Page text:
Book History, Episodes

27. Comic Fun with Les Bandes Dessinées

Hello Book Lovers,

Oh yeah, it’s time to get your nerd on with this one because we’re talking comic books. Specifically, comic books from France and Belgium.

That sounds really specific, but these books — known as les bandes dessinées — gained popularity in the 1930s and have only gotten more popular over the decades…even though there was a little kerfuffle during the post-World War II period.

As for me, I was a huge fan of the Smurfs as a kid (I had a slight crush on Johan) and have now reignited my comic nerdom with the Asterix & Obelix books.

But, I ramble on about this in the episode, so I better stop here and let you get to listening.

Enjoy!

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Episode Transcript (or roughly so)…

Hey everyone, this is Tammie Painter and you’re listening to the Book Owl Podcast, the podcast where I entertain your inner book nerd with tales of quirky books and literary lore.

Intro

And holy moly it seems like FOREVER since I’ve been in front of the microphone. I don’t even know what episode number we’re on. 27? Hope so. I also hope I remember how to do all the processing to get this thing out to you. Otherwise this would be a little pointless.

So, April was a weird month for me and I cover why that is in my writing update, and if you want more details there’ll be a link in the show notes (I know you missed me saying that, right?) but suffice it to say that things went a little wacky medically, personally, and with my writing stuff.

And because of all that weirdness I had a lot of trouble getting into a book. I don’t know how many novels I started and just gave up on. Even audiobooks weren’t capturing my attention. And who knows, maybe it wasn’t me. Maybe they were just crappy books.

Either way, what I did find myself gravitating toward were graphic novels. Specifically French graphic novels because my library’s online dohicky added a whole bunch of them to their system. So I thought, what a perfect topic for the podcast after its long spring break.

One Caveat

So just to let you know, this episode is going to specifically be about French comics, or les bandes dessinées, NOT about American comic books, although they do play a part in the story.

Joining the Bandes

Alright, if you’re wondering, the term Bandes Dessinées translates to drawn strips and if you’re cool you shorten it to BD, but that sounds like bidet, so I’m just going to call them BD from now on for the most part.

These are also known as Franco-Belgian comics because they mainly got their start in Belgium where they were known as Stripverhalen, or strip stories, both of which sound like names for a strip club newsletter.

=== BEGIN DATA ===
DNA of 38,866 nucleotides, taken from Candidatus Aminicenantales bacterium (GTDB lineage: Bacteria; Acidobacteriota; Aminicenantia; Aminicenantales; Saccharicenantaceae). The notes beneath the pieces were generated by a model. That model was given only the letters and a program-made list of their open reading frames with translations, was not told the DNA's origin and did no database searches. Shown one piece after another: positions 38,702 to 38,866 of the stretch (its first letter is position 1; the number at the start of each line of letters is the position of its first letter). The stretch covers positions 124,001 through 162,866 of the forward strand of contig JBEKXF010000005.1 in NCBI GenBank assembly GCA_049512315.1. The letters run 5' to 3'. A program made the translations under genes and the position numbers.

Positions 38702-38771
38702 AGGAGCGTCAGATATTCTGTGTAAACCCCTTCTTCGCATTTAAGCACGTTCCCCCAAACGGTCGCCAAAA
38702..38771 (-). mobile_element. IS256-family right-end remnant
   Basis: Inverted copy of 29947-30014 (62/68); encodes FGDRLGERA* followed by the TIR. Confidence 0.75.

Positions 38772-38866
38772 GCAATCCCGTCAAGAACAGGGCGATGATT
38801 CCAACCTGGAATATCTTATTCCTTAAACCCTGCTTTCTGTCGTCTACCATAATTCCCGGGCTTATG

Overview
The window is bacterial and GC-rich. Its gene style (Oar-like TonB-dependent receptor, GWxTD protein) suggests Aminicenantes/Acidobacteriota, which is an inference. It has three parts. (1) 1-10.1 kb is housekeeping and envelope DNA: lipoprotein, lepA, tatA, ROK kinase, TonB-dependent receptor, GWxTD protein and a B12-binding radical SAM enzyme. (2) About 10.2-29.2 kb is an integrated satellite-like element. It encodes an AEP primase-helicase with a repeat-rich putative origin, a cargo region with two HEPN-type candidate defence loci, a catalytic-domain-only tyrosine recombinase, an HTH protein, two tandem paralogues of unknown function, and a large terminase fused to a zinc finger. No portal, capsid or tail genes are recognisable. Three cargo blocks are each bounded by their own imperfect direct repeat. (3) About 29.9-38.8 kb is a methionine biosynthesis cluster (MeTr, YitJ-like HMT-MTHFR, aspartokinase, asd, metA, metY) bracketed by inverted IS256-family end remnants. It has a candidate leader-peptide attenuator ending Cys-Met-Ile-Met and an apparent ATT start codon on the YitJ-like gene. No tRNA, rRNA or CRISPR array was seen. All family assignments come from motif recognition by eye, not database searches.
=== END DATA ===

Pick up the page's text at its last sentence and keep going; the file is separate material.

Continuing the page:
These Belgian comics, if they were written in Flemish, would then be translated into French where they were crazy popular.

Early Strippers

The early versions of these comics, which began in the mid- to late 1800s were a little different from their American cousins because the American comics mainly were used in a political way to mock or criticize the government or people trying to push their weight around. France and Belgium took a more light-hearted approach and kept theirs mostly humorous.

Obviously you’d recognize these comics as comics if you saw them, but they were a little different than what we’re used to today. There was usually only one panel or a very short strip of panels and there were no word bubbles. It was like they hadn’t come up with that idea yet, so the comics would have captions like what people were used to seeing under photos in magazines.

Hubba-Bubba Bubble

So eventually someone flips the calendar page and it’s the 1900s. Comics start appearing in a more episodic nature in magazines or newspapers, meaning that each issue built on the story started in the previous issue. They were pretty popular amongst French readers, but none of these comics really took off outside of France.

And I can’t blame them, one of the more pervasive seres of comics was put out by the Catholic Church’s Union of French Catholic Workers. These comics were geared toward kids and covered that kid-favorite topic of health and correct behavior. Yeah, I know, gripping stuff, right?

But even though things were limping along on the popularity scale, in the 1920s we finally start to see word bubbles in France. Hoorah! Although they had been popping up (see what I did there) in the US, the first French artist to use them was Alain Saint-Ogan.

Unfortunately, the French can be stubborn about changing their ways, and the caption format still continued to dominate comics for at least another couple decades.

The Dark Side of Tintin